Interestingly, none of these priority issues can be met with a sustainable and effective solution without the active participation of China in the shaping of said solution. China is too big an actor not to take an active role, just like it is too important a player in international trade to keep claiming a “developing country” status. Far from proposing a position of “equidistance” between the US and China, we think that China will need to be at the table when we discuss the rules governing international trade in the years to come. But we are not naïve to think that China will accept easily a change in the status-quo that has been so favourable to its interests.
The challenges ahead are many, but thankfully so are the opportunities. It is important that the EU and the US manage to work together, even though reasons for occasional discontent may remain or arise. For example, in January, President Biden issued a “Made in America” executive order that, in scope, goes much further than the Trump Administration ever did and is at odds with the need to reignite economic growth worldwide to help our economies recovering faster from COVID-19.
This initiative is a worrying sign of domestic political concerns trumping strategic trade links with Europe and other regions. However, European business still expects an enhanced multilateral political cooperation and engagement with the US. And in this regard, the US re-joining the Paris climate agreement and the World Health Organisation are clear steps in the right direction.
The EU and the US have indicated they want to walk again together, but they have not yet chosen the path. The transatlantic business community pledges cooperation to the EU and US authorities on shared goals, including on digital, taxation and climate, responding to the COVID 19 pandemic, developing a common approach to protecting critical technologies, and enabling innovation.
On those areas where there is convergence of views and interests – and there is plenty to choose from – developing a positive transatlantic agenda is an urgent matter. Conversely, if the US and the EU fail to seize the opportunity for joint leadership and cooperation, leaving room for others, the loss will be on our citizens and our business. This would be a strategic mistake that cannot be pinned on past administrations. The responsibility – as well as the window of opportunity – is here and now.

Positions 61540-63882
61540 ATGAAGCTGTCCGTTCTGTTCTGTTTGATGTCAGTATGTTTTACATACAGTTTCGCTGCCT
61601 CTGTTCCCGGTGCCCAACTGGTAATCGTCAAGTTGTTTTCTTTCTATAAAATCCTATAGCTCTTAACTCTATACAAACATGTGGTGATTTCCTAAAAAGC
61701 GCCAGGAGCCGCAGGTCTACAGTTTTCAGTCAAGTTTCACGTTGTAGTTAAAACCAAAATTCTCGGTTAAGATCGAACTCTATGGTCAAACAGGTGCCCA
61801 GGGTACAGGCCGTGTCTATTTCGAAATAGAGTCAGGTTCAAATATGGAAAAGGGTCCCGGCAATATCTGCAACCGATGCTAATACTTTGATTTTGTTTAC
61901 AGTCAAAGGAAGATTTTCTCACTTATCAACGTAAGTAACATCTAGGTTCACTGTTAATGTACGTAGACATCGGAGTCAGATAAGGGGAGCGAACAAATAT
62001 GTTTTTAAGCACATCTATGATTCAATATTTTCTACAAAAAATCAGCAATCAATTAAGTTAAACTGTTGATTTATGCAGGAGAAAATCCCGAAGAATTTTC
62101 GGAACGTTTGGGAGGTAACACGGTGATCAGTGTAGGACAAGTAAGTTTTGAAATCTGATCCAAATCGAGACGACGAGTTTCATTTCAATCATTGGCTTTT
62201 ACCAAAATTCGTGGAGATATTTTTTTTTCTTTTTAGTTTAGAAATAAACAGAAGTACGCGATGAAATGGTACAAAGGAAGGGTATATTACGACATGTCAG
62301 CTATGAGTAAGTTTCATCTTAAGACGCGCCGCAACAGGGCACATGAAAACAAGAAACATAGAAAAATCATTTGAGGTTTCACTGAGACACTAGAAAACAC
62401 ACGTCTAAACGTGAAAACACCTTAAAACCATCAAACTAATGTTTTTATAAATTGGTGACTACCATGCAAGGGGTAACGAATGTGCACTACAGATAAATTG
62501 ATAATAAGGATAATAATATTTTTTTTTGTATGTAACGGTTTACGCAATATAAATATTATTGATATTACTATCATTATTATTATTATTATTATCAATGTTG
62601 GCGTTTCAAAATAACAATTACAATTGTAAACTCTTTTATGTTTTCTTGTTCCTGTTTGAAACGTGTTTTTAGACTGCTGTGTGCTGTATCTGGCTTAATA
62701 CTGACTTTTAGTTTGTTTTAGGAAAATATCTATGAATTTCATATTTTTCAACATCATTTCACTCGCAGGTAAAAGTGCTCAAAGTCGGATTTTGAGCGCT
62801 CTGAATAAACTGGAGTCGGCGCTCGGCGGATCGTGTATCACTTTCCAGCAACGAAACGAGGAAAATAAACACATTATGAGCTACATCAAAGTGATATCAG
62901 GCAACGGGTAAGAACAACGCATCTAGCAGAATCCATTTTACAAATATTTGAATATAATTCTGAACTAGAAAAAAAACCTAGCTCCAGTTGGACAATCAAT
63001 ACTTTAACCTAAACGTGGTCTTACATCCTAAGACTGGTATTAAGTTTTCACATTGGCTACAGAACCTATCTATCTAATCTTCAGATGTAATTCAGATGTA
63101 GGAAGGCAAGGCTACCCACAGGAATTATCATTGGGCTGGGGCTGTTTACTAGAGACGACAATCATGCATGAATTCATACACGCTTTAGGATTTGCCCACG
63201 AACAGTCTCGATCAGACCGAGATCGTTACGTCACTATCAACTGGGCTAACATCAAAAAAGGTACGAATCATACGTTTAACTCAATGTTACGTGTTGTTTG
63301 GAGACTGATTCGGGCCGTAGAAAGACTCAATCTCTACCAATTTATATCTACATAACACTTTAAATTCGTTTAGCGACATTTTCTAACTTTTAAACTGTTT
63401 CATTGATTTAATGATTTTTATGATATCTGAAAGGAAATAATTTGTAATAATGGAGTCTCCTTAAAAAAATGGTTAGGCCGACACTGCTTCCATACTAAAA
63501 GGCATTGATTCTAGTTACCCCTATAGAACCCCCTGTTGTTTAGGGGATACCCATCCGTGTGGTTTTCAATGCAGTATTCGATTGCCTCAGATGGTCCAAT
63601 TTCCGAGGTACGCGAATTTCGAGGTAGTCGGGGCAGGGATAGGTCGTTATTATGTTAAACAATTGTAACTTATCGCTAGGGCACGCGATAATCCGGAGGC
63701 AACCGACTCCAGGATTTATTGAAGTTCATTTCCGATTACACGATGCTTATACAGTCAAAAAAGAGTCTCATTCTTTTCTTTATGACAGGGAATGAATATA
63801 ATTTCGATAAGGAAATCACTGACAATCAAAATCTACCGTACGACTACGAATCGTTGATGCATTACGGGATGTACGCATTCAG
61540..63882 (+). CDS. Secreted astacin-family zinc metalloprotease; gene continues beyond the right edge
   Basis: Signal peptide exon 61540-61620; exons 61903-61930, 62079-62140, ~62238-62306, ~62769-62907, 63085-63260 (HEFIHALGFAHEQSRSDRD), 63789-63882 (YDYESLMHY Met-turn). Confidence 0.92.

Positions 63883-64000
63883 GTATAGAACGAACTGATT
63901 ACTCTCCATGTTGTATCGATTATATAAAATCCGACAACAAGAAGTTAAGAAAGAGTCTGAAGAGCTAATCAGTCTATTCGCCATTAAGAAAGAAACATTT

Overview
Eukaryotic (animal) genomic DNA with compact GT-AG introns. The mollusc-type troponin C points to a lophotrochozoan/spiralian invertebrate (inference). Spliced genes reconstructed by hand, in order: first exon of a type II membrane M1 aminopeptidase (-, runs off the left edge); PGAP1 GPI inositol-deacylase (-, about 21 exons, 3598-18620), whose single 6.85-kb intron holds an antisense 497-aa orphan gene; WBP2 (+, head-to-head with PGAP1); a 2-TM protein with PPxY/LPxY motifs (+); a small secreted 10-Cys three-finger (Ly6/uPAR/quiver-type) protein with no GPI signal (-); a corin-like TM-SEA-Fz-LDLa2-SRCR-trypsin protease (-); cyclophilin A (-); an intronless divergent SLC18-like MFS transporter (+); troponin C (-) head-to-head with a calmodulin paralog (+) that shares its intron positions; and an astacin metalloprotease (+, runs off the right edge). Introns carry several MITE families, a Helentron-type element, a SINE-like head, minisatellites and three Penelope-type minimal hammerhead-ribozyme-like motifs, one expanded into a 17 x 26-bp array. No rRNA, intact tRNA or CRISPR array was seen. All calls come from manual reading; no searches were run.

* Article initially published at DVZ
Contact: Eleonora Catella
Now is the time to make the next steps and pave the way to a solid recovery. Steps which build long-term competitiveness and empower companies to engage in a growth and employment intensive green and digital transition. Enterprises are key to achieving Europe’s ambitions. To overcome common European social challenges, we need a trustful cooperation between the European Commission, EU Member States, and social partners. Together, we need to facilitate job-creating investment and reform our labour markets and social systems to ensure future prosperity. EASE, the Commission recommendation on effective active support to employment is a step in the right direction. This is the right focus nowadays, because after more than a year of economic and social hardship caused by various phases of COVID-19 related lockdowns or other restrictive measures, Europe needs to go back to work. These were the key messages of Markus Beyrer, BusinessEurope Director General, at the event organised by the European Economic and Social Committee on 28 April on “Porto Social Summit - a New Impetus to Europe’s social commitment”.
Contact: Maxime Cerutti
“To increase the benefits of trade for European companies, especially SMEs, the EU needs to focus on enforcing rights, ensuring trading partners respect their commitments. At the same time, the EU must continue to seize trade and investment opportunities in third markets through an ambitious bilateral negotiation agenda and an efficient market access strategy”, said Luisa Santos, BusinessEurope Deputy Director General, during the Trade Policy Day 21 that took place on 26 April. Regarding autonomous enforcement tools, Santos stated that they work as a deterrent and a way to mitigate existing market distortions, but that we are more effective if in the end we don’t have to use these tools. “It would be extremely harmful if the EU is perceived as a belligerent partner that is more interested in picking a fight than finding a negotiated solution. The EU should have a proportionate and targeted approach when using all these tools and they should be in line with the EU’s international commitments”, she said.
Contact: Luisa Santos
The European Parliament on 28 April ratified the EU trade and cooperation agreement (TCA) with the United Kingdom, just a few days before the end of its provisional application. This finally brings clarity and legal certainty to the European business community and creates a solid platform for constructive cooperation between the EU and the UK.